Fiona Smith Columnist

Fiona writes on workplace issues, including management, psychology, workplace design, human resources and recruitment. She is a former Work Space editor at The Australian Financial Review and has also covered property, technology, architecture and general news.

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How to know if you’re addicted to your mobile phone

Published 03 October 2012 05:32, Updated 03 October 2012 11:37

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How to know if you’re addicted to your mobile phone

Do you control your phone or does your phone control you? ... In the US, the fear we experience when we can’t get to our electronic devices has been given the medical name Nomophobia. Photo: AFP

A few years ago, my son gave his first speech in front of the school and parents. He described a game of hide-and-seek with his father: how he crept through the house, looking under beds, in cupboards, upstairs and downstairs.

Finally, he flung back his bedroom door. Boo! There was Daddy ... checking his emails on his BlackBerry.

Everyone laughed. We were all guilty then of allowing technology to tear us away from giving our full attention to the ones we love. We are even more guilty five years later.

Now we have all the i-devices flashing at us, trilling at us, seducing us. For a family of four, we have enough laptops for all of us, plus iPad, iPods, an Xbox and mobile phones.

And if we can’t lay our hands on those devices, we start to sweat. In the US, they have medicalised the fear we experience when we can’t get to our electronic devices – Nomophobia. This unfortunate-sounding condition (you must enunciate well when you say it) is an abbreviation for no-mobile-phone-phobia.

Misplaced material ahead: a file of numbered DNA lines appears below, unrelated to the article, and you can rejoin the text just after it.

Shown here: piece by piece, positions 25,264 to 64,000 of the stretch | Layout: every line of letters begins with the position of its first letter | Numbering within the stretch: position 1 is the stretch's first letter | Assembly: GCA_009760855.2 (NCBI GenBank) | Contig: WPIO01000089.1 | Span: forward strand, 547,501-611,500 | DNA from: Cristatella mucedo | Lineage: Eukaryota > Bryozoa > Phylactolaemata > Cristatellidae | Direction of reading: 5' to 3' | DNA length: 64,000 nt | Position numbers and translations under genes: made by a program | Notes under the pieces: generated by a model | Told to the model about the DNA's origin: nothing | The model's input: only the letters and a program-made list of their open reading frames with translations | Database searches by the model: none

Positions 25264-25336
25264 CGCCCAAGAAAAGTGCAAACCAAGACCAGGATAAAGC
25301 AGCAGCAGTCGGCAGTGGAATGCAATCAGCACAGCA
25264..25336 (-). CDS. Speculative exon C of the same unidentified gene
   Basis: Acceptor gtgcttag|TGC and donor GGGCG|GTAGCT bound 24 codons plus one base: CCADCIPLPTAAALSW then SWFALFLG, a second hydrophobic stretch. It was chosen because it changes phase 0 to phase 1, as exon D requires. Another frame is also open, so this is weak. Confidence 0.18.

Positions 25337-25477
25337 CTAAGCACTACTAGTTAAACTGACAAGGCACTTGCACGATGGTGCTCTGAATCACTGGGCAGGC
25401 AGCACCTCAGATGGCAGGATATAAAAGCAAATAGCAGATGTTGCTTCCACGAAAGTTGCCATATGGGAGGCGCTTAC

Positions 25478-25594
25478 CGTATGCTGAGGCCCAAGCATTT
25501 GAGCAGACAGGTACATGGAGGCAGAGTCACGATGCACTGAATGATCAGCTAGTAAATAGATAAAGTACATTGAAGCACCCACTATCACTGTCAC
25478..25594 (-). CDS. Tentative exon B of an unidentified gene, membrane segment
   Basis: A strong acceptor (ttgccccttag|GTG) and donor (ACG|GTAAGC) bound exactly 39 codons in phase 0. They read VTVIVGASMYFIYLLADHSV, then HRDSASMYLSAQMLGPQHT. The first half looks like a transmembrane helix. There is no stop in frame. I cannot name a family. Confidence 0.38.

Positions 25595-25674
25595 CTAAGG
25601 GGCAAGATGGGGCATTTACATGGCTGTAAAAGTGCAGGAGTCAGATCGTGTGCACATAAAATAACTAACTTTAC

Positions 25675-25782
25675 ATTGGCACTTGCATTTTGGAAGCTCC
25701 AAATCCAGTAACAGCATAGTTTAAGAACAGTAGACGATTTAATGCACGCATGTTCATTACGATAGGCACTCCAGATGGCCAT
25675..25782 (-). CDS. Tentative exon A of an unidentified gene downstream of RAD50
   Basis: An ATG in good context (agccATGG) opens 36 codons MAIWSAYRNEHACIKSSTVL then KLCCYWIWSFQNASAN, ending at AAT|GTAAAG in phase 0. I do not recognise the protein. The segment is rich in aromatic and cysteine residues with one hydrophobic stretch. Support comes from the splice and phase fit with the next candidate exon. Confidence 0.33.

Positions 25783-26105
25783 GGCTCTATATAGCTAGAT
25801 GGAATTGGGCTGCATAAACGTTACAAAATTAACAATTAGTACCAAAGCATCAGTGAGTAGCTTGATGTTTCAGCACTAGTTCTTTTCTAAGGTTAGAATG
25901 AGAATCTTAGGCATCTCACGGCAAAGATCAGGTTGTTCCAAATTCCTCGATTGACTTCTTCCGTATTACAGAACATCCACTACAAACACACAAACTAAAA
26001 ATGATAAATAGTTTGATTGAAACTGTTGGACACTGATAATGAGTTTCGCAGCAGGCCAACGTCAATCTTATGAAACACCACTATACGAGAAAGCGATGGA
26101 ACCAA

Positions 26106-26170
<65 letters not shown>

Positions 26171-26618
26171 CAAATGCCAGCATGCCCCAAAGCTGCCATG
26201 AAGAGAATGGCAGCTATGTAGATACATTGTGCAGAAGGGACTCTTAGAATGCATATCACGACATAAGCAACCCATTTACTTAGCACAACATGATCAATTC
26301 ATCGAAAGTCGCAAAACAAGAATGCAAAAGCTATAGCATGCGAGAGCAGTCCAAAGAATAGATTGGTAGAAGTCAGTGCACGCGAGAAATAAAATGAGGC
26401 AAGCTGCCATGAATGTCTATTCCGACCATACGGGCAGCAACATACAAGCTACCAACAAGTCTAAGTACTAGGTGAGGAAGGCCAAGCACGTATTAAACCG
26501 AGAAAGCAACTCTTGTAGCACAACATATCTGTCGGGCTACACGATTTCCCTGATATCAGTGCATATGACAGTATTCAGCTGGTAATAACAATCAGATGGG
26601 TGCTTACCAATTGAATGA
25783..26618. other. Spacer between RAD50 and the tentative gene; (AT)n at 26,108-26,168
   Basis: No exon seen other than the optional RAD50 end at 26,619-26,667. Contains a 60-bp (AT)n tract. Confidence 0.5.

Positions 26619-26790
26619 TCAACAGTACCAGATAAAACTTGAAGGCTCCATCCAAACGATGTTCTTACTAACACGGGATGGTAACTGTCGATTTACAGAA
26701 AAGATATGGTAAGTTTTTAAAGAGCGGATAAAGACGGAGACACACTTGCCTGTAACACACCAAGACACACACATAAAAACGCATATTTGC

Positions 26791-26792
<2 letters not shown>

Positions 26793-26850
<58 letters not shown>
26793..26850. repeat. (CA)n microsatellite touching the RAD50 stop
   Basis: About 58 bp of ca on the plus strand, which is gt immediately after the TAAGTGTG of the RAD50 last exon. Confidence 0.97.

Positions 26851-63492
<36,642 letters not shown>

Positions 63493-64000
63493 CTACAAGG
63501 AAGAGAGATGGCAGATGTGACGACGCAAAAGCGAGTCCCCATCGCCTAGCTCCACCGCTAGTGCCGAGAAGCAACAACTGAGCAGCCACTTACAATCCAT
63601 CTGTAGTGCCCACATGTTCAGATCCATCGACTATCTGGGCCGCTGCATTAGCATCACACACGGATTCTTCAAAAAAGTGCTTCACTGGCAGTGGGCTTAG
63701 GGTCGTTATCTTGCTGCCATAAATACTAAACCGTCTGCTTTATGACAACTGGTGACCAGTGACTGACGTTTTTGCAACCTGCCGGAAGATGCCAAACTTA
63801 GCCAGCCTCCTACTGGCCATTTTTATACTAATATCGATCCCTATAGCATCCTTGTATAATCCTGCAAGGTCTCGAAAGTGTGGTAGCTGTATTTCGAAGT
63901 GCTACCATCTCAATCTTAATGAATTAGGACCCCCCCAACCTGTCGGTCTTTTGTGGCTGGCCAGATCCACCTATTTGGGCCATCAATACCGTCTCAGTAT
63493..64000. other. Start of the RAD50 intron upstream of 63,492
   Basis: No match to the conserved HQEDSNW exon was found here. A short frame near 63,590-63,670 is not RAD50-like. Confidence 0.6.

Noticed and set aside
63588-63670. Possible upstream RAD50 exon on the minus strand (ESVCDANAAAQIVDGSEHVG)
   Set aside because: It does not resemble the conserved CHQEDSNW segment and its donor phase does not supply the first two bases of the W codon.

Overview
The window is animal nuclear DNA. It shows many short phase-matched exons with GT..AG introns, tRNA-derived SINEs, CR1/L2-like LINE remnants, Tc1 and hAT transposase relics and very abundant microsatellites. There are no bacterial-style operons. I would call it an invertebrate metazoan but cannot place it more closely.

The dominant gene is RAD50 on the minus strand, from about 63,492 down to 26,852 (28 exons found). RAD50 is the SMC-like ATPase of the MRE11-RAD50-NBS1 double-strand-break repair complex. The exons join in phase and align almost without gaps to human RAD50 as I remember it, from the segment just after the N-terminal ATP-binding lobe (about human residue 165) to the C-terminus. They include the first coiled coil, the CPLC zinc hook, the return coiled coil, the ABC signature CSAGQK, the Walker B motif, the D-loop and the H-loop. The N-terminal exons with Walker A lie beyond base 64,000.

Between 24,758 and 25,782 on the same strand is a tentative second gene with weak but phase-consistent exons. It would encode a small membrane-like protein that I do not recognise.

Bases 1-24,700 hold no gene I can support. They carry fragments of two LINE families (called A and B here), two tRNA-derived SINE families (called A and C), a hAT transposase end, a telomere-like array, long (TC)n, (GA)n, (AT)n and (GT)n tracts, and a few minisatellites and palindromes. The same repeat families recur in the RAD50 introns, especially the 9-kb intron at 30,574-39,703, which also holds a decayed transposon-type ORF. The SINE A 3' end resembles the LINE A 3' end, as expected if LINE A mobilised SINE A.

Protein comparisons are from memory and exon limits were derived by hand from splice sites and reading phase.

The stress of people who cannot find their mobile is compared with “wedding day jitters” and of going to the dentist.

Two-thirds of people fear being without their mobile, according to a recent survey by OnePoll. In the US, people can now even check themselves into a drug and alcohol recovery centre in California to be treated for their nomophobia.

A UK study finds more women are most nomophobic (70 per cent female to 61 per cent male). The younger you are, the more phone-dependent you are (77 per cent of people aged 18 to 24 are nomophobic).

In Australia, mobile solutions company Good Technology, says 88 per cent of people work outside of regular hours on their mobile device.

In a survey conducted by the company, 41 per cent say they first check their phone on or before 7am, with almost half indicating they check their phone for messages as soon as they wake, even at weekends.

Then, 32 per cent last check their phone at 10pm or later and 35 per cent check their phone and email in bed.

Excessive use causes friction. “Of those in relationships, 24 per cent indicated they have had rows with their partner about working on their mobile outside of work hours, while 1.4 per cent admitted to having broken up with a partner because of their device usage,” according to Good Technology.

“Thirty nine per cent said they need to use their mobile device outside of regular hours to keep on top of their workload, while only 4 per cent said it was to impress their boss.”

For those who can get their nomophobia under control, Good Technology offers a solution to allow workers to turn off corporate email after hours.

Jim Watson, the company’s vice-president, says: “It is important for workers to feel in control and not let their mobile rule them. The technology exists to enhance productivity and enable greater flexibility between work and personal life – not cause us to work all the time”.

Do you even know if you are addicted to your mobile phone? Digitaltrends.com has a guide to the top 10 symptoms:

  1. You have spent more on accessories than on your phone
  2. You have 30 different apps installed. And use them all
  3. You have alarms telling you when to do everything in your life
  4. You read about your phone on your phone
  5. You have cut back on necessities to afford your phone bill
  6. A full battery charge barely lasts the day
  7. You broke it, and it feels like you lost a friend
  8. When you meet people with the same phone, you can only talk about the phone
  9. You feel a brief moment of panic when you touch your pocket (or grope to the bottom of your purse) and it’s gone
  10. You use it in the bathroom.

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